Dr. Yang is the president (2017-2018) of IISE Data Analytics and Information Systems Society, the president (2015-2016) of INFORMS Quality, Statistics and Reliability (QSR) society, and the program chair of 2016 Industrial and Systems Engineering Research Conference (ISERC). He is also an associate editor for IISE Transactions, IEEE Journal of Biomedical and Health Informatics (JBHI), IEEE Transactions on Automation Science and Engineering (TASE), IEEE Robotics and Automation Letters (RA-L), Quality Technology & Quantitative Management, and an Associate Editor for the Proceedings of IEEE CASE, IEEE EMBC, and IEEE BHI.

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Abstract

Problem-solving focuses on defining and analyzing problems, then finding viable solutions through an iterative process that requires brainstorming and understanding of what is known and what is unknown in the problem space. With rapid changes of economic landscape in the United States, new types of jobs emerge when new industries are created. Employers report that problem-solving is the most important skill they are looking for in job applicants. However, there are major concerns about the lack of problem-solving skills in engineering students. This lack of problem-solving skills calls for an approach to measure and enhance these skills. In this research, we propose to understand and improve problem-solving skills in engineering education by integrating eye-tracking sensing with virtual reality (VR) manufacturing. First, we simulate a manufacturing system in a VR game environment that we call a VR learning factory. The VR learning factory is built in the Unity game engine with the HTC Vive VR system for navigation and motion tracking. The headset is custom-fitted with Tobii eye-tracking technology, allowing the system to identify the coordinates and objects that a user is looking at, at any given time during the simulation. In the environment, engineering students can see through the headset a virtual manufacturing environment composed of a series of workstations and are able to interact with workpieces in the virtual environment. For example, a student can pick up virtual plastic bricks and assemble them together using the wireless controller in hand. Second, engineering students are asked to design and assemble car toys that satisfy predefined customer requirements while minimizing the total cost of production. Third, data-driven models are developed to analyze eye-movement patterns of engineering students. For instance, problem-solving skills are measured by the extent to which the eye-movement patterns of engineering students are similar to the pattern of a subject matter expert (SME), an ideal person who sets the expert criterion for the car toy assembly process. Benchmark experiments are conducted with a comprehensive measure of performance metrics such as cycle time, the number of station switches, weight, price, and quality of car toys. Experimental results show that eye-tracking modeling is efficient and effective to measure problem-solving skills of engineering students. The proposed VR learning factory was integrated into undergraduate manufacturing courses to enhance student learning and problem-solving skills.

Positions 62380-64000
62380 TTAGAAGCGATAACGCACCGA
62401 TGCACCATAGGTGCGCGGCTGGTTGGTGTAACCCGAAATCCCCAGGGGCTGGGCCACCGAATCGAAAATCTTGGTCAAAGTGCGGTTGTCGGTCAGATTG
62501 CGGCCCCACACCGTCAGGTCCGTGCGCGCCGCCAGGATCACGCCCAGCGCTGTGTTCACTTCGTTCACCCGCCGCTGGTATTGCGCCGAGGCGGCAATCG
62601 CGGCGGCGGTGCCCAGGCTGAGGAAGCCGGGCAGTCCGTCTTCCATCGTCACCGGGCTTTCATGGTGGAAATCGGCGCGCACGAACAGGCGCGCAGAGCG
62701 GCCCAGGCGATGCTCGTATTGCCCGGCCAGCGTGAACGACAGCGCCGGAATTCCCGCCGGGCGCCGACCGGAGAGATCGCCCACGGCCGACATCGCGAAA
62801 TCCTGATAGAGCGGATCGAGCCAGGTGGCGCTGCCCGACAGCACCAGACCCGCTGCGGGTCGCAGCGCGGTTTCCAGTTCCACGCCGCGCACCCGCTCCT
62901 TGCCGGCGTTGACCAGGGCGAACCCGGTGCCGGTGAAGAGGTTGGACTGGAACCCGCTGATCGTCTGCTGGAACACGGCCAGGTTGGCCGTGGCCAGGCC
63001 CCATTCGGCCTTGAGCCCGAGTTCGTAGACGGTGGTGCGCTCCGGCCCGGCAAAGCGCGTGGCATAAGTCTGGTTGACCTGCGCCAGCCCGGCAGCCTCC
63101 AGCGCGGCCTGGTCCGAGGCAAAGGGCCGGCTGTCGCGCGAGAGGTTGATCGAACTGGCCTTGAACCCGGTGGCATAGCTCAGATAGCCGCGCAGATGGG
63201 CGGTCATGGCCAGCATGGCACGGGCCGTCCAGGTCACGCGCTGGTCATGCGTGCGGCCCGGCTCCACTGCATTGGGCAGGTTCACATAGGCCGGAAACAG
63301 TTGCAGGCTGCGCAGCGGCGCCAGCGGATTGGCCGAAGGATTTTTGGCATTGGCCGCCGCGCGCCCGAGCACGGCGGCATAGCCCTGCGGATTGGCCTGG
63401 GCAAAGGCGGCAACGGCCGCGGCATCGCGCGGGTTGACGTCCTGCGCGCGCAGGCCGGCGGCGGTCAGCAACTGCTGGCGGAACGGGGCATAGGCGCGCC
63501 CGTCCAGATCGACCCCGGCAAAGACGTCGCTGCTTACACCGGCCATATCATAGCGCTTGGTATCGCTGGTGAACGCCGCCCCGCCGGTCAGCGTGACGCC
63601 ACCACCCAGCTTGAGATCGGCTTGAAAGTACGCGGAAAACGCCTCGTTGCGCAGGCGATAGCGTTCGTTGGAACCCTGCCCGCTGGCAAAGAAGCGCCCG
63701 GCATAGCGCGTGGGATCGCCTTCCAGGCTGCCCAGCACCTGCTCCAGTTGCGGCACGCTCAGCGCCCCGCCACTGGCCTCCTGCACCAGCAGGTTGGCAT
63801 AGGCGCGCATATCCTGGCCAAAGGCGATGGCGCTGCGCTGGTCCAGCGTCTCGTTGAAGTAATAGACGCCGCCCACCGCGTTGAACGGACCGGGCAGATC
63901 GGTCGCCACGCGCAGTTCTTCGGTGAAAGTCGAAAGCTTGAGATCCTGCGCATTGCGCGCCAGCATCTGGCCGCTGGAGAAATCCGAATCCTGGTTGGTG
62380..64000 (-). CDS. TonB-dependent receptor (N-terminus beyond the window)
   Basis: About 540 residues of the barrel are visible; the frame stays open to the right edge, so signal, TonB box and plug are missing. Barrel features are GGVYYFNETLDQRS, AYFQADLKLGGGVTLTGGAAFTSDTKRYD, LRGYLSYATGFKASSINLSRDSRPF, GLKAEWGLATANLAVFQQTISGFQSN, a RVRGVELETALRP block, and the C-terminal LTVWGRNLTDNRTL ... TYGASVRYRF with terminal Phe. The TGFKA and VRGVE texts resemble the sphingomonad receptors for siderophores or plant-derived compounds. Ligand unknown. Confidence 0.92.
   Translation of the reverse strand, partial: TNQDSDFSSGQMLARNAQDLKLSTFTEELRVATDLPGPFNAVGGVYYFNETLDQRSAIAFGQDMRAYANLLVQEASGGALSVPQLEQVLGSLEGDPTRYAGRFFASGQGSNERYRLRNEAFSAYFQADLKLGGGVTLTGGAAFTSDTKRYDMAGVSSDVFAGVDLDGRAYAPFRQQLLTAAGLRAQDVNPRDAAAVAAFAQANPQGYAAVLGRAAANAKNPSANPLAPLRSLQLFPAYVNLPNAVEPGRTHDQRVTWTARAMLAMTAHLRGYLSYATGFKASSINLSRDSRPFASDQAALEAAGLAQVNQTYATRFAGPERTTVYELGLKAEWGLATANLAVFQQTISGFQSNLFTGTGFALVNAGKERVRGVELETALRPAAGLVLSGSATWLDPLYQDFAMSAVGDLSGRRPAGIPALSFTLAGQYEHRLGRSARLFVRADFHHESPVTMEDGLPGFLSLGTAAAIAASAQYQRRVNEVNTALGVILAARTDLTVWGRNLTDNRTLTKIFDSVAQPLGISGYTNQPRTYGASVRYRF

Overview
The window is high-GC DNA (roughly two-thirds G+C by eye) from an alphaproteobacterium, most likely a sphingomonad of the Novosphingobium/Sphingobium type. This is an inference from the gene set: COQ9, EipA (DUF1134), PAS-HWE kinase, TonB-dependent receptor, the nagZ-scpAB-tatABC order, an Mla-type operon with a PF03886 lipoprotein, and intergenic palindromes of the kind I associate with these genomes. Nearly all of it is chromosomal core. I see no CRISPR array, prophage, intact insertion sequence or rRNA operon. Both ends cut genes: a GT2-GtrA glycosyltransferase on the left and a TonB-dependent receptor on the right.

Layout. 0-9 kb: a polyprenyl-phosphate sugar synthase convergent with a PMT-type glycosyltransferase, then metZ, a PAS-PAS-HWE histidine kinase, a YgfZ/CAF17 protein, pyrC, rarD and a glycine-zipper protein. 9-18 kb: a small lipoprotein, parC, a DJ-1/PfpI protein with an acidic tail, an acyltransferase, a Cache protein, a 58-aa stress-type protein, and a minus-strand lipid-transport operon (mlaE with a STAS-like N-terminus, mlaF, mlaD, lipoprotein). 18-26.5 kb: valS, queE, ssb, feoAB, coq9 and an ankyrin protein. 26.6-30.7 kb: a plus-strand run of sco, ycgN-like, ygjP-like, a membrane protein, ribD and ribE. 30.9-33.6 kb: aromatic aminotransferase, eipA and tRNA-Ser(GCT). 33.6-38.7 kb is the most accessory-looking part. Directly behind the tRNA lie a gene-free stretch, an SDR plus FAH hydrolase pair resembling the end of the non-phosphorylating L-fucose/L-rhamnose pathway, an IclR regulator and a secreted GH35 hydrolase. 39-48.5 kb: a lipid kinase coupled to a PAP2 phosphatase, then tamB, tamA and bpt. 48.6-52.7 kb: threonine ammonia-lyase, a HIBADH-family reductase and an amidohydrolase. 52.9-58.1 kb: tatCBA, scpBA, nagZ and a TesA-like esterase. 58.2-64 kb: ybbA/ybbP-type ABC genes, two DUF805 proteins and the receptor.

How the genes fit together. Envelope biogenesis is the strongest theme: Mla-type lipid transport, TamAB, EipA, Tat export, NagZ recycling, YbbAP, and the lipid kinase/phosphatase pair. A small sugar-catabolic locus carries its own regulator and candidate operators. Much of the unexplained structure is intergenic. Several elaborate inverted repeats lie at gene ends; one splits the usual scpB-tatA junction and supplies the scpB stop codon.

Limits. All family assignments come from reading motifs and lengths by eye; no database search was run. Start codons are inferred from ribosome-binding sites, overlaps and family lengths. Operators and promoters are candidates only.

Zhu, R., & Aqlan, F., & Zhao, R., & Yang, H. (2021, July), Eye-Track Modeling of Problem-Solving in Virtual Manufacturing Environments Paper presented at 2021 ASEE Virtual Annual Conference Content Access, Virtual Conference. https://strategy.asee.org/37169